Chief Executive of Chwarae Teg,
Board Member of the Cardiff Capital Region Economic Growth Partnership
Covid-19 has been and continues to be a dreadful experience for many people across Cardiff Capital Region.
But there have also been some positive lessons we can draw from this time, and there are opportunities as we come out of it to build new businesses and better communities. There are implications too for the sort of investment decisions we make in the City Deal.
Impact is not equal
What’s been brought into very sharp focus is how the crisis is impacting differently on different groups of people. We know that the economic effects of the lockdown are having a disproportionate impact on some groups of people, who are also worse off from the years of austerity. If we’re interested in equality, then we have to think about how we try to invest differently to address that fact.
It’s a similar argument around sustainability. If we think about the type of things we want to invest in, let’s be sure they are sustainable for the long term – not just economically, that they are designed to be sustainable, to make a positive contribution, and they’re not reinforcing old, bad habits.
We’ve seen some of the worst aspects of how power operates in our economy laid bare. Work like cleaning, caring, and catering, that was always thought of as low skilled, low paid, perhaps even low value. Suddenly we are all very reliant on those things and the people who do that work. We need them to keep us safe, keep us cared for, and keep us well.
So we need to put the people who do that sort of work at the heart of the decisions we make, and that’s quite a big shift from what’s happened to date, not just here in Wales but everywhere. The people whose voices are not being heard around the table need to be heard, and as a nation we need to put our money on the things that matter most and where our values are.
Time for a new approach
In this kind of situation there can be a tendency to think, let’s get things back to normal as quickly as possible, when actually what we all need to think is, do we want to get back to the normal that we had, because some of the structures that existed have been really damaging. We can see that in sharp focus now in terms of people with poor health, and poor access to the labour market.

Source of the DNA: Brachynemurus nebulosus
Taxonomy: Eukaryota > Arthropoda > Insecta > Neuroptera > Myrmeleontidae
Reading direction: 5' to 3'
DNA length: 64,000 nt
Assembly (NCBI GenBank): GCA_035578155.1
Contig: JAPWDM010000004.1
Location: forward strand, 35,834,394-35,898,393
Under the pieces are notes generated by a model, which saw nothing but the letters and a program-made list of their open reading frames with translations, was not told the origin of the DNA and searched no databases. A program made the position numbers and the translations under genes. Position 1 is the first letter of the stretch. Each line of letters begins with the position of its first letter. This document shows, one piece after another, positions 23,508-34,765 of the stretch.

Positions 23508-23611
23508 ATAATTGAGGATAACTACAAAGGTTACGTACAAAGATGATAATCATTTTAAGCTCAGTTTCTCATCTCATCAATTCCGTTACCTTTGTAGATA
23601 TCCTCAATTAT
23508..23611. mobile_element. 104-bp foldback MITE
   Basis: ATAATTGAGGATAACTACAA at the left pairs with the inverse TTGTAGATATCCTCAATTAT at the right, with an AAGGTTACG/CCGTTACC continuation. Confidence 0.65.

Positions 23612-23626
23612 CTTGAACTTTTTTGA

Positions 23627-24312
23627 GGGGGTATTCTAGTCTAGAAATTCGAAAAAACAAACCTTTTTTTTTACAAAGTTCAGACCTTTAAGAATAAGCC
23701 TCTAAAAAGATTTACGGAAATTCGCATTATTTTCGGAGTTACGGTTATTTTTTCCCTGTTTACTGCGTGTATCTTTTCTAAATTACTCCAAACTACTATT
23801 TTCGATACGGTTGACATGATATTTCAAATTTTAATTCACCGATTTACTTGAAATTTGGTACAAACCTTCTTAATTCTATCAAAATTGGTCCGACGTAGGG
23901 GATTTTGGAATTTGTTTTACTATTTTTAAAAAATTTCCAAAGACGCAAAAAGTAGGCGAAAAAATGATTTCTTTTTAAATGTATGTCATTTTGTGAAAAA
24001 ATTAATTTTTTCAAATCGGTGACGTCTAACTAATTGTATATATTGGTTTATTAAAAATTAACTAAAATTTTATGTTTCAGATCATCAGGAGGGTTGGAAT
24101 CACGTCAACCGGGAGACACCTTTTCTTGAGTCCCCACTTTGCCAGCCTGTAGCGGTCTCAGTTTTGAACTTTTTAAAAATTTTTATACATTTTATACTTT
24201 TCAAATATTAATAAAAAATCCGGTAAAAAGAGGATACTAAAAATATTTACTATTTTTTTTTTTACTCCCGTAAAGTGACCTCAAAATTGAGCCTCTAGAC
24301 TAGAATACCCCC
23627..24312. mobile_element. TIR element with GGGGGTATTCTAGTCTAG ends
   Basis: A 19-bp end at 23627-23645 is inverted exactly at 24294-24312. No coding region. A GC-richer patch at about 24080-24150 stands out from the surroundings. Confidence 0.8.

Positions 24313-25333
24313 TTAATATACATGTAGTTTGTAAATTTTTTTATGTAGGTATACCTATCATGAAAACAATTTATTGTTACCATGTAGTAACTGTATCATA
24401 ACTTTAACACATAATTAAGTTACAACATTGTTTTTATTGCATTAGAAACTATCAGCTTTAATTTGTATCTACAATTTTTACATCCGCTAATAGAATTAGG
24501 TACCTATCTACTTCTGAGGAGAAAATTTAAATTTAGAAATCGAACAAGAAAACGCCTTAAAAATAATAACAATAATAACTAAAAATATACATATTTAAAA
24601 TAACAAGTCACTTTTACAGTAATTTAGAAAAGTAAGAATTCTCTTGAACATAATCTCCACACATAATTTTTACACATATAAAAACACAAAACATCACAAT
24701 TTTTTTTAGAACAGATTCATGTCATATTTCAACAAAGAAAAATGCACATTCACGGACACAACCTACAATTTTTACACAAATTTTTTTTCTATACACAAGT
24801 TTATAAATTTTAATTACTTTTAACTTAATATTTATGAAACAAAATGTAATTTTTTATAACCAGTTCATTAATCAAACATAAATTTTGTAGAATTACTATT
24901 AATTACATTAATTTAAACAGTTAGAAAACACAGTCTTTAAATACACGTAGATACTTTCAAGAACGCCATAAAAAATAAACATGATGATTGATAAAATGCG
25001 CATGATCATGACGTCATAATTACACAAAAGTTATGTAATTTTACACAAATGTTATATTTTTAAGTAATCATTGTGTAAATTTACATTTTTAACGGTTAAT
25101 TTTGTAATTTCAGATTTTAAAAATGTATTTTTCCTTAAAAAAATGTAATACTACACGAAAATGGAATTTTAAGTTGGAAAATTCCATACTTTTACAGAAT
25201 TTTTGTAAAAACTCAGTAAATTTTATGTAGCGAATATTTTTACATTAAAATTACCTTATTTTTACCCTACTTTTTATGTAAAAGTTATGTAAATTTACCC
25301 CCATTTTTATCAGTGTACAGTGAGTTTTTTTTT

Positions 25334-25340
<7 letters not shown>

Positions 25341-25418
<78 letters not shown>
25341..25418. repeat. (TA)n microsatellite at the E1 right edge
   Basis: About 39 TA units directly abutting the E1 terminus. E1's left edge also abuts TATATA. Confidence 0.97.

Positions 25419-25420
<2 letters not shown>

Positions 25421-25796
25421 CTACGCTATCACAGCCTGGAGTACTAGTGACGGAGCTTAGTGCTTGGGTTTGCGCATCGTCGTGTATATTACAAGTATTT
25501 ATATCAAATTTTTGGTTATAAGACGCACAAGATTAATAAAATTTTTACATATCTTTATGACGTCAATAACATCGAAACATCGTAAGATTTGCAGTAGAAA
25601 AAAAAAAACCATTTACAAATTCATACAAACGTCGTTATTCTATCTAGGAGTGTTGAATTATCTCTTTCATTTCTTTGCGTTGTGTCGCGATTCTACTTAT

In the past our approach to economic development has been dominated by the familiar statistics. We measured GDP, we measured GVA, but we didn’t measure people’s wellbeing. We’ve thought about investing in physical infrastructure, but what about our social infrastructure?
We need to start thinking about things in a different way, like how would you stimulate the economy to shape it the way we want, so we’re not so reliant on some frankly unsustainable and precarious industries. That’s quite a big shift.
Often in crises long-term thinking can be thought of as a bit of a luxury, even when it comes to tackling critical issues. But for those of us who are in a position of influence, we need to use that privilege and think long term. It’s our responsibility to make sure we’re diligent in doing that.
This should be a massive opportunity to get people who’ve been locked out of the labour market previously into work. Disabled people, for example, have extremely low rates of employment. With lots of organisations switching to remote and off-site working, that should enable us to recruit much more diverse people into our places of work, which has to be good for everybody.
We must reinforce some of those positive things that we’ve learnt, so we can have a positive impact on the environment, the economy and our communities. Let that be the legacy of Covid-19.